As a military variant of the Boeing 737NG, the P-8A Poseidon shares most of its features, but why does it have a unique type of wingtips?
If you look at different models of the Boeing 737, you will observe several different types of wingtips and winglets. First, obviously, were the 737s with plain wings and no winglets. Then came the 737NG series, with ‘blended winglets’. Some older 737 ‘Classic’ (-300/400/500) got these as a retrofit, too. Note also that the smallest 737NG, the 600, doesn’t have winglets.
Then came the 737NG with optional split-scimitar winglets (above). These are essentially a modification of the blended winglets, available to new jets and as a retrofit. They shared some of the features of the even newer 737 MAX ‘Advanced Technology’ (AT) winglets. These combine the split-scimitar winglet with a rearward rake. However, the P-8A Poseidon had none of these, instead sporting raked wingtips!
If a 737 ever features in MAD-MAX or any other post-apocalyptic movie, the P-8A would be the obvious choice. And Australia has a dozen of them, so don’t think it can’t happen! There are many military 737s out there, but this one has the most bumps, bulges, antennas and doors. Even the engine cowlings are bulging, because the generators have double the kVA rating (180 instead of 90). And of course it has those GIANT observation windows on the sides. And underwing missiles.
The P-8A Poseidon And Its Wingtips
But the P-8A Poseidon also has raked wingtips. It is the only 737 variant to have them. Why? How come Boeing went to the trouble of designing a special set of wingtips, just for the P-8A Poseidon? It turns out, Boeing did this because they had to. That’s because the US Navy (the customer) had some unusual requests for the aircraft. And one of them involved anti-ice systems.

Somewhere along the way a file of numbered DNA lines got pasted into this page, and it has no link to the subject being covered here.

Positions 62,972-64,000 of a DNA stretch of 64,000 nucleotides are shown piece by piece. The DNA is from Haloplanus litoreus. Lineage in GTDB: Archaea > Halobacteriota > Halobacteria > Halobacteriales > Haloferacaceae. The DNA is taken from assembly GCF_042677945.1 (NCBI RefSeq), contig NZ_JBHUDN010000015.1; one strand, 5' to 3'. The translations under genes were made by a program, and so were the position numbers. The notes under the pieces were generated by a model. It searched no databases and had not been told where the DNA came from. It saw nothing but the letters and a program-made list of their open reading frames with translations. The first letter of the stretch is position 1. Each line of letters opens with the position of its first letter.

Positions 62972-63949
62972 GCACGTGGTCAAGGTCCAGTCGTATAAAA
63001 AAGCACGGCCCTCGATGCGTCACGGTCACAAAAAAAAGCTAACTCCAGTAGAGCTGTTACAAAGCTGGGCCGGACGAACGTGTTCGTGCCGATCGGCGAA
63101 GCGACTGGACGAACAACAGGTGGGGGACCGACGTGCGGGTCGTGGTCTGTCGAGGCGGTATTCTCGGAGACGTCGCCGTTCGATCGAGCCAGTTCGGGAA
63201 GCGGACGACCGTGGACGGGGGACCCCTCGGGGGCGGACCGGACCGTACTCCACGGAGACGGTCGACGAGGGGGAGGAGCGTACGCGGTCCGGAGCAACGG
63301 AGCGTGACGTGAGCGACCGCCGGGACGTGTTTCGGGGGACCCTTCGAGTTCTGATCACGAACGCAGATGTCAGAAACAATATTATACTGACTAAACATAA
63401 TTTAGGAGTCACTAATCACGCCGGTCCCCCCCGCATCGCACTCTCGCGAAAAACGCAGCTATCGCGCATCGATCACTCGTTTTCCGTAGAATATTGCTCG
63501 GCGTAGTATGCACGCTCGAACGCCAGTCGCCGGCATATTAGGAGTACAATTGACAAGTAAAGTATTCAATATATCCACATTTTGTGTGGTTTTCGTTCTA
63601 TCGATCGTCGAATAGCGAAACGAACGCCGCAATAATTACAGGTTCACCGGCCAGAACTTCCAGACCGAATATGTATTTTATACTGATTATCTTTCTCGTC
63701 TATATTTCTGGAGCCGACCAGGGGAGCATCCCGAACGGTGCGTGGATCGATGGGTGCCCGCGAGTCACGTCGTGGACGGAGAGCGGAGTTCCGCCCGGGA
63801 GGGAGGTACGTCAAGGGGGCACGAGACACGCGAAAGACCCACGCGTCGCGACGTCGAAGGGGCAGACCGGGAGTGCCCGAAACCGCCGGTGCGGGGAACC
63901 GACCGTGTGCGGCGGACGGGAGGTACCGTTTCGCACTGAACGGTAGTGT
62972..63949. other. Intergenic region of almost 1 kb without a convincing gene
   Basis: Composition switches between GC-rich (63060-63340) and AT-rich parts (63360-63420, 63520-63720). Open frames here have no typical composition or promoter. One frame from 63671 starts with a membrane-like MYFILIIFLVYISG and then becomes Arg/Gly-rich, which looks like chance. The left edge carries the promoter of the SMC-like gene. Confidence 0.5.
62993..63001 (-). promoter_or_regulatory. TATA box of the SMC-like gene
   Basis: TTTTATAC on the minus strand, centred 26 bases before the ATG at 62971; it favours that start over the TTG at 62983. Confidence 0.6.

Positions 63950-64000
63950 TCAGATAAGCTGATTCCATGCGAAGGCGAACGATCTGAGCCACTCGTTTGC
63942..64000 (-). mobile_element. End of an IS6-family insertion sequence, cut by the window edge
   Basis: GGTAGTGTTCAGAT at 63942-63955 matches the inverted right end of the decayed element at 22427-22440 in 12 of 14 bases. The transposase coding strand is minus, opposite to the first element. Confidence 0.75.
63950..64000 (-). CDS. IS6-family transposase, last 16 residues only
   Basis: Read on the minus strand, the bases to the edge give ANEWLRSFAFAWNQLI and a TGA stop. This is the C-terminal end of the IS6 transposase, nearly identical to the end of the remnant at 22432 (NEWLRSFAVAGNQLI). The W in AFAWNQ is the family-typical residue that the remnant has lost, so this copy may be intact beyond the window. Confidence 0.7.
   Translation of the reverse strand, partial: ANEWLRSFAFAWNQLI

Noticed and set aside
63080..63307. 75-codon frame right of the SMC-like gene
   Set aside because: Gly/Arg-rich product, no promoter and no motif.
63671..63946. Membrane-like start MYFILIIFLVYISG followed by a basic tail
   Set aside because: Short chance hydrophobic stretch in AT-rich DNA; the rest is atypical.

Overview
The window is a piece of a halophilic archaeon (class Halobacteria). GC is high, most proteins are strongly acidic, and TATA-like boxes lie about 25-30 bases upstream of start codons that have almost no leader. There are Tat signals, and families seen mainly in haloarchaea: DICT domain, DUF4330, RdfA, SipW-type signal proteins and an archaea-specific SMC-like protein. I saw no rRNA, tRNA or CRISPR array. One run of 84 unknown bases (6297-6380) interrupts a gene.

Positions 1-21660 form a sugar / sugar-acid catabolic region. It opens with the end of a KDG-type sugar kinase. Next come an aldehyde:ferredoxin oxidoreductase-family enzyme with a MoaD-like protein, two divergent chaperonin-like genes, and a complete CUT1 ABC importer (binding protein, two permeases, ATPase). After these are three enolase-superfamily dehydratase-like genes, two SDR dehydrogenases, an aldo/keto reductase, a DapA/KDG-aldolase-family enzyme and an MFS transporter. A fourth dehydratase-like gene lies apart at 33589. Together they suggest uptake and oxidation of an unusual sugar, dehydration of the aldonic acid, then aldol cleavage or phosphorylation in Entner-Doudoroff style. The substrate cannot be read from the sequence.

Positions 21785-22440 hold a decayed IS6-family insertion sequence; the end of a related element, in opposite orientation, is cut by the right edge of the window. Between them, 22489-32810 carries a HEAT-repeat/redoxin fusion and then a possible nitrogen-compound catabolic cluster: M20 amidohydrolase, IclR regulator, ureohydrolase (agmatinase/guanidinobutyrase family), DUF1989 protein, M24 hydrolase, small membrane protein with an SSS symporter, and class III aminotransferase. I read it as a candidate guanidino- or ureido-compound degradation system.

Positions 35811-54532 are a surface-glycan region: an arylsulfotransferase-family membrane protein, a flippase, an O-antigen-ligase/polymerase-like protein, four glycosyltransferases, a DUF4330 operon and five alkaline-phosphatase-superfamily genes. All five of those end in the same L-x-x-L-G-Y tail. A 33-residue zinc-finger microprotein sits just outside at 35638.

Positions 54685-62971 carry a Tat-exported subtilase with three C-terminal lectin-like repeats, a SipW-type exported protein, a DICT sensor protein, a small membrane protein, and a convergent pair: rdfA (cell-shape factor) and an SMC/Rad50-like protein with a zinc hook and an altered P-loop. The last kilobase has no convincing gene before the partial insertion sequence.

In the role Boeing designed the 737NG for, it will typically spend most of its time cruising at 30,000-41,000 feet. Generally speaking, airliners are more efficient at higher altitudes. The P-8A likely cruises at these altitudes, too, when it is in transit to/from “an area of interest”. But its job, once it gets there, is to look for things on or under the water’s surface. And that typically calls for lower altitudes.
The wingtips of the P-8A Poseidon have a de-icing system, as part of a general ‘uprated’ anti-icing package. This most likely has to do with the altitudes the aircraft operates in. These altitudes may make encounters with icing more likely. Or, there could be mission-related reasons why aircrews can’t go around an area where they might encounter icing. So Boeing had to design the P-8A Poseidon’s wingtips with this system in mind.
But clearly, this isn’t a complete answer. Why didn’t Boeing simply add anti-icing to the existing blended winglets in the 737NG? We don’t really know the answer to this. But we can speculate; perhaps the structure of these winglets made the addition of anti-icing impossible, or impractical. So designing a new wingtip for the P-8A Poseidon, could have been their only option.
Not Really A New Design
OK, but why use a completely new design, never before seen on a 737? Surprisingly, this one is easier to answer. In the mid-00s, when Boeing was designing the P-8A Poseidon, they were introducing other jets with raked wingtips. The plane first flew in 2009, the same year as the 787. Raked wingtips also featured on later versions of the 777. The folding wingtips of the 777X are raked, too.